Pentcho Valev

2018-11-26 11:42:20 UTC

Brian Greene: "Time travel is absolutely possible. And this is not some sort of weird sci-fi thing that I'm talking about here. Albert Einstein taught us more than 100 years ago that time travel is possible if you're focusing upon time travel to the future. And I'm not referring to the silly thing that we all age, right. We're all going into the future. Sure, I'm talking about if you wanted to leapfrog into the future, if you wanted to see what the Earth will be like a million years from now, Albert Einstein told us how to do that. In fact he told us two ways of how to do it. You can build a spaceship, go out into space near the speed of light, turn around and come back. Imagine you go out for six months and you turn around and you come back for six months. You will be one year older. But he taught us that your time is elapsing much slower than time back on Earth. So when you step out of your ship you're one year older but Earth has gone through many, many years. It can have gone through 10,000, 100,000 or a million years depending on how close to the speed of light you traveled."

Time travel to the future is only possible if Einstein's 1905 conclusion

"the clock moved from A to B lags behind the other which has remained at B" http://www.fourmilab.ch/etexts/einstein/specrel/www/

is true. The conclusion is non sequitur - it doesn't follow VALIDLY from Einstein's 1905 postulates. This means that, even if the postulates were true (actually the second one is false), the conclusion remains unjustified.

The following two conclusions VALIDLY follow from the postulates:

Conclusion 1: The clock moved from A to B lags behind the other which has remained at B, as judged from the stationary system.

Conclusion 2: The clock which has remained at B lags behind the clock moved from A to B, as judged from the moving system.

Conclusions 1 and 2, in their combination, give no prediction for the readings of the two clocks as they meet at B. That is, although conclusions 1 and 2 are logically correct (do follow from the postulates), their combination amounts to nonsense.

In contrast, Einstein's INVALIDLY deduced conclusion

"the clock moved from A to B lags behind the other which has remained at B"

provides a straightforward prediction: The moving clock is slow and accordingly its (moving) owner can remain virtually unchanged while sixty million years are passing for the stationary system (travel into the future par excellence):

Thibault Damour: "The paradigm of the special relativistic upheaval of the usual concept of time is the twin paradox. Let us emphasize that this striking example of time dilation proves that time travel (towards the future) is possible. As a gedanken experiment (if we neglect practicalities such as the technology needed for reaching velocities comparable to the velocity of light, the cost of the fuel and the capacity of the traveller to sustain high accelerations), it shows that a sentient being can jump, "within a minute" (of his experienced time) arbitrarily far in the future, say sixty million years ahead, and see, and be part of, what (will) happen then on Earth. This is a clear way of realizing that the future "already exists" (as we can experience it "in a minute")." http://www.bourbaphy.fr/damourtemps.pdf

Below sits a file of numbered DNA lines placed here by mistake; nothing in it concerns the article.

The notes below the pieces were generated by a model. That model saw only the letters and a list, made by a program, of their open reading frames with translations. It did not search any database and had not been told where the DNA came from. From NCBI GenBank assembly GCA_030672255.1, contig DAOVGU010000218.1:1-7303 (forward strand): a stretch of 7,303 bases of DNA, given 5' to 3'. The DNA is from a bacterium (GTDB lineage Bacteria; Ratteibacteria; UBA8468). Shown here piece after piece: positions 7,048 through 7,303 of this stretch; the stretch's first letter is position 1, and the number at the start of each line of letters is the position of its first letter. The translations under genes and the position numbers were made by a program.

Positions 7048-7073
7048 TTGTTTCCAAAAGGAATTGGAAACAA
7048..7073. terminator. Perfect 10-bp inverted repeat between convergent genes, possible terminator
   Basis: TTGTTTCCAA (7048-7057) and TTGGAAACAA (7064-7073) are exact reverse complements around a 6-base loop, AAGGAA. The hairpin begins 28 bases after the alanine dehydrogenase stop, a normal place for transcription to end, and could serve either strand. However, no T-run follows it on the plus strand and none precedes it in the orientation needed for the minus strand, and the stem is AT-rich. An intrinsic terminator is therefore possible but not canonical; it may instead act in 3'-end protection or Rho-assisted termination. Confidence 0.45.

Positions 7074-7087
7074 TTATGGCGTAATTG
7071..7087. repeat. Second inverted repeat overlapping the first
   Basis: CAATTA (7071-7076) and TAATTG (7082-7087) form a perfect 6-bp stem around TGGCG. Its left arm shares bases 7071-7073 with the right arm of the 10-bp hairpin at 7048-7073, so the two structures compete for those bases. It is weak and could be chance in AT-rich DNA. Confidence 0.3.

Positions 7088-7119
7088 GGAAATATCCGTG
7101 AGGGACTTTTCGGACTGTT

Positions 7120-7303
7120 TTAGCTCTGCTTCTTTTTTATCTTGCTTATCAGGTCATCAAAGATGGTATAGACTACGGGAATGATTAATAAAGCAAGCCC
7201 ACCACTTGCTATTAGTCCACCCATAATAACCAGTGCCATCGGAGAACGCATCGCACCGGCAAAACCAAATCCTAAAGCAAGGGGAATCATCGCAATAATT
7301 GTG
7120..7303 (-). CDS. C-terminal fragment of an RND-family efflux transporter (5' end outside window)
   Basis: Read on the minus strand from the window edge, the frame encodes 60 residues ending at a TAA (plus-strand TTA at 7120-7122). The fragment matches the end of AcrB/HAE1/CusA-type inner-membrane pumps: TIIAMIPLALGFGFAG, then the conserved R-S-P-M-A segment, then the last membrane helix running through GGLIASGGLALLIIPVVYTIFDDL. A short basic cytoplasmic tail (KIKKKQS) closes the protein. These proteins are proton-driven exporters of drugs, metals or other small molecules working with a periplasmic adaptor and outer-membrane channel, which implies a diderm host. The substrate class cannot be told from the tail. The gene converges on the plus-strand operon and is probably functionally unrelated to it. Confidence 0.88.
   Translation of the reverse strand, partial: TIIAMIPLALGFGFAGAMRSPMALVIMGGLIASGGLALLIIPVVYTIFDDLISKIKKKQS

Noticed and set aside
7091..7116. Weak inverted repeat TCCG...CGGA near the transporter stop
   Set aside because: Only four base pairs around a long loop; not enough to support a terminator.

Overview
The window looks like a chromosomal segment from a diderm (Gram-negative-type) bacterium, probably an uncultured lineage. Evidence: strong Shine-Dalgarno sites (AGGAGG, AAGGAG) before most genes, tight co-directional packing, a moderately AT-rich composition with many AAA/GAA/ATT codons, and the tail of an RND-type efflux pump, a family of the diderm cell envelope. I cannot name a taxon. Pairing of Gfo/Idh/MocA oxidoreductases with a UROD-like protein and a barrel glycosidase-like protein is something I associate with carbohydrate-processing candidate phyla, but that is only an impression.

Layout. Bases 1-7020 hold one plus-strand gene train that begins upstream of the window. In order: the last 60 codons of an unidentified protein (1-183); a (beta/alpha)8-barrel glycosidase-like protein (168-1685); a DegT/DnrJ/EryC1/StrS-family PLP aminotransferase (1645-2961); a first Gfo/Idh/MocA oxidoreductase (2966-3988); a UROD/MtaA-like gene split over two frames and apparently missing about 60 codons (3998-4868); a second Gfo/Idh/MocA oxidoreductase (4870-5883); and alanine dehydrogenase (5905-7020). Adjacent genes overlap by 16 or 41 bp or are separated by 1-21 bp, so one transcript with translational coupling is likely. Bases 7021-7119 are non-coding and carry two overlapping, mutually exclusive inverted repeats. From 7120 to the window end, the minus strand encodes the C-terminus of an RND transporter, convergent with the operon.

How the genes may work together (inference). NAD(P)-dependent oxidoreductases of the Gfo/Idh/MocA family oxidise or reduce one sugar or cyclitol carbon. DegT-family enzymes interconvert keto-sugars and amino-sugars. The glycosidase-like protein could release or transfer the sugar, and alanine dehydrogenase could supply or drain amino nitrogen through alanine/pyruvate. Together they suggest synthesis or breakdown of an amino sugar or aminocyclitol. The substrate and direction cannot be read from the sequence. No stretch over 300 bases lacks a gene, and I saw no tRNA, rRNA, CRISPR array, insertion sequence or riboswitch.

Pentcho Valev

Time travel to the future is only possible if Einstein's 1905 conclusion

"the clock moved from A to B lags behind the other which has remained at B" http://www.fourmilab.ch/etexts/einstein/specrel/www/

is true. The conclusion is non sequitur - it doesn't follow VALIDLY from Einstein's 1905 postulates. This means that, even if the postulates were true (actually the second one is false), the conclusion remains unjustified.

The following two conclusions VALIDLY follow from the postulates:

Conclusion 1: The clock moved from A to B lags behind the other which has remained at B, as judged from the stationary system.

Conclusion 2: The clock which has remained at B lags behind the clock moved from A to B, as judged from the moving system.

Conclusions 1 and 2, in their combination, give no prediction for the readings of the two clocks as they meet at B. That is, although conclusions 1 and 2 are logically correct (do follow from the postulates), their combination amounts to nonsense.

In contrast, Einstein's INVALIDLY deduced conclusion

"the clock moved from A to B lags behind the other which has remained at B"

provides a straightforward prediction: The moving clock is slow and accordingly its (moving) owner can remain virtually unchanged while sixty million years are passing for the stationary system (travel into the future par excellence):

Thibault Damour: "The paradigm of the special relativistic upheaval of the usual concept of time is the twin paradox. Let us emphasize that this striking example of time dilation proves that time travel (towards the future) is possible. As a gedanken experiment (if we neglect practicalities such as the technology needed for reaching velocities comparable to the velocity of light, the cost of the fuel and the capacity of the traveller to sustain high accelerations), it shows that a sentient being can jump, "within a minute" (of his experienced time) arbitrarily far in the future, say sixty million years ahead, and see, and be part of, what (will) happen then on Earth. This is a clear way of realizing that the future "already exists" (as we can experience it "in a minute")." http://www.bourbaphy.fr/damourtemps.pdf

Pentcho Valev